Feeling luckier? By Paul Gosling

18 Jan 07
The game is up for the Child Support Agency. But will its new replacement do a better job at collecting the missing billions of pounds in maintenance? Paul Gosling investigates

19 January 2007

The game is up for the Child Support Agency. But will its new replacement do a better job at collecting the missing billions of pounds in maintenance? Paul Gosling investigates

When Work and Pensions Secretary John Hutton announced the impending demise of the Child Support Agency last July, he made it clear to Parliament what a new regime would look like. 'I want the CSA, now and in the future, to come down like a ton of bricks on absent fathers – it is usually absent fathers, but let us say absent parents – who are not discharging their legal and moral duties to support their children.'

He has been true to his words. A new organisation C-Mec – the Child Maintenance and Enforcement Commission – has been created. Its remit is not merely to be more efficient than the CSA, but also tougher. Much tougher.

Non-paying parents will face the loss of their passports and driving licences, without necessarily being taken to court. C-Mec will be given powers to apply for curfews and recover money from bank accounts and from the estates of deceased absent parents. It will be empowered to co-operate with credit reference agencies to trace parents and recover money.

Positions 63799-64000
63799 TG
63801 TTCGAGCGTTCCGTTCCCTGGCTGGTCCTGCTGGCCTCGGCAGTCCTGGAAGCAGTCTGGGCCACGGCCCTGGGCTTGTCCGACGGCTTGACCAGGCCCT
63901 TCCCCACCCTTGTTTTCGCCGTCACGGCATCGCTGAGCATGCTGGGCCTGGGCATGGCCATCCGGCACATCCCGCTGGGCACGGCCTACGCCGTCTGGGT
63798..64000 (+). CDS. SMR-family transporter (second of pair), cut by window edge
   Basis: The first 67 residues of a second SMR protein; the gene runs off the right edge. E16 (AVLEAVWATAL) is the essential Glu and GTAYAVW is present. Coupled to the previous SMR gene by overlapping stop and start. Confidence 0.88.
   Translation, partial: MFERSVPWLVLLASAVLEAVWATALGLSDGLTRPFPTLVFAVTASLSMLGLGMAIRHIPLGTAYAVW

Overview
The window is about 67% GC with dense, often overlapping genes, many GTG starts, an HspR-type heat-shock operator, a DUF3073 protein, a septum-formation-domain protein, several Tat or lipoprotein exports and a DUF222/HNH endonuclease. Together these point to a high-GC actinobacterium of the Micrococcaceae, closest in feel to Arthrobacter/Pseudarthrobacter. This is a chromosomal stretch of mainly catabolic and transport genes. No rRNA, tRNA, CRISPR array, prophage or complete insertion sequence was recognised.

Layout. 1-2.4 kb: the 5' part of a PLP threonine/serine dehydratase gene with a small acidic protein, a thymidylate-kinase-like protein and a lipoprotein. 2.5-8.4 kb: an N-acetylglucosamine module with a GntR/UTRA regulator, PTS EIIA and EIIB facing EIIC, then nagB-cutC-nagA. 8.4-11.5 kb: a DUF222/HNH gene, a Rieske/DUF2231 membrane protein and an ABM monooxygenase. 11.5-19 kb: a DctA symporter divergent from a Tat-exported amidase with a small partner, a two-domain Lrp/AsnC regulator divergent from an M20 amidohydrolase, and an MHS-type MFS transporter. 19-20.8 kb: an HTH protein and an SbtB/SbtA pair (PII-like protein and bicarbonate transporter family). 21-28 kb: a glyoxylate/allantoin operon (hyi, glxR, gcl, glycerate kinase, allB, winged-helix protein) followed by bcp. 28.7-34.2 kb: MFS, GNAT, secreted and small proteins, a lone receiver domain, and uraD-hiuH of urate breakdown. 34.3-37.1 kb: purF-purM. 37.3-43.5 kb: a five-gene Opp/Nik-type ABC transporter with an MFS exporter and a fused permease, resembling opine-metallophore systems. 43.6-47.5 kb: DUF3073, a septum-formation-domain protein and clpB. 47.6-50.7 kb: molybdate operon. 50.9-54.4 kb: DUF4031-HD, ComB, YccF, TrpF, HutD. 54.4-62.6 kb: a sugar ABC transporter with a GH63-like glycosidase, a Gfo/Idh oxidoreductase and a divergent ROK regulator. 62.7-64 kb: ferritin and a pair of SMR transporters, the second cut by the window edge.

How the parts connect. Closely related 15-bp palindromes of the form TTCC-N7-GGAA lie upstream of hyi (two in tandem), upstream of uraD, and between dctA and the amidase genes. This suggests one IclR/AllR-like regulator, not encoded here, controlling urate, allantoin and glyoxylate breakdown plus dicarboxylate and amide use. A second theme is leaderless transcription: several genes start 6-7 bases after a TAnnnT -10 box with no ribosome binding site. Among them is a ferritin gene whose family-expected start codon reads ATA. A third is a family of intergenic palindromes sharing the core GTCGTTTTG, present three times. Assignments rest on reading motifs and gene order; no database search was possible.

'Our proposals to get visibly tougher on enforcement send out a clear signal that non-payment of maintenance will not be tolerated,' explains Hutton. 'The proposals set out the way forward for a completely new child maintenance system. They establish and enforce clear rights and responsibilities. They offer better value for money for the taxpayer.' But, above all, he says, they will deliver a system that properly meets the needs of the parents with care responsibilities and the children who depend on it, 'helping to ensure that families and children do not slide into poverty when parents split up'.

Analysis of the old CSA, conducted for the government by former Liverpool City Council chief executive Sir David Henshaw, was withering. A system intended to recover the cost of welfare benefits from recalcitrant parents actually cost taxpayers £200m more a year to run than it collected. Large amounts of resources were tied up in administering small monetary transfers between parents who did not even want to be involved with the CSA. By June last year, according to the National Audit Office, there was a backlog of £3.5bn of uncollected maintenance – of which 60% would probably never be collected.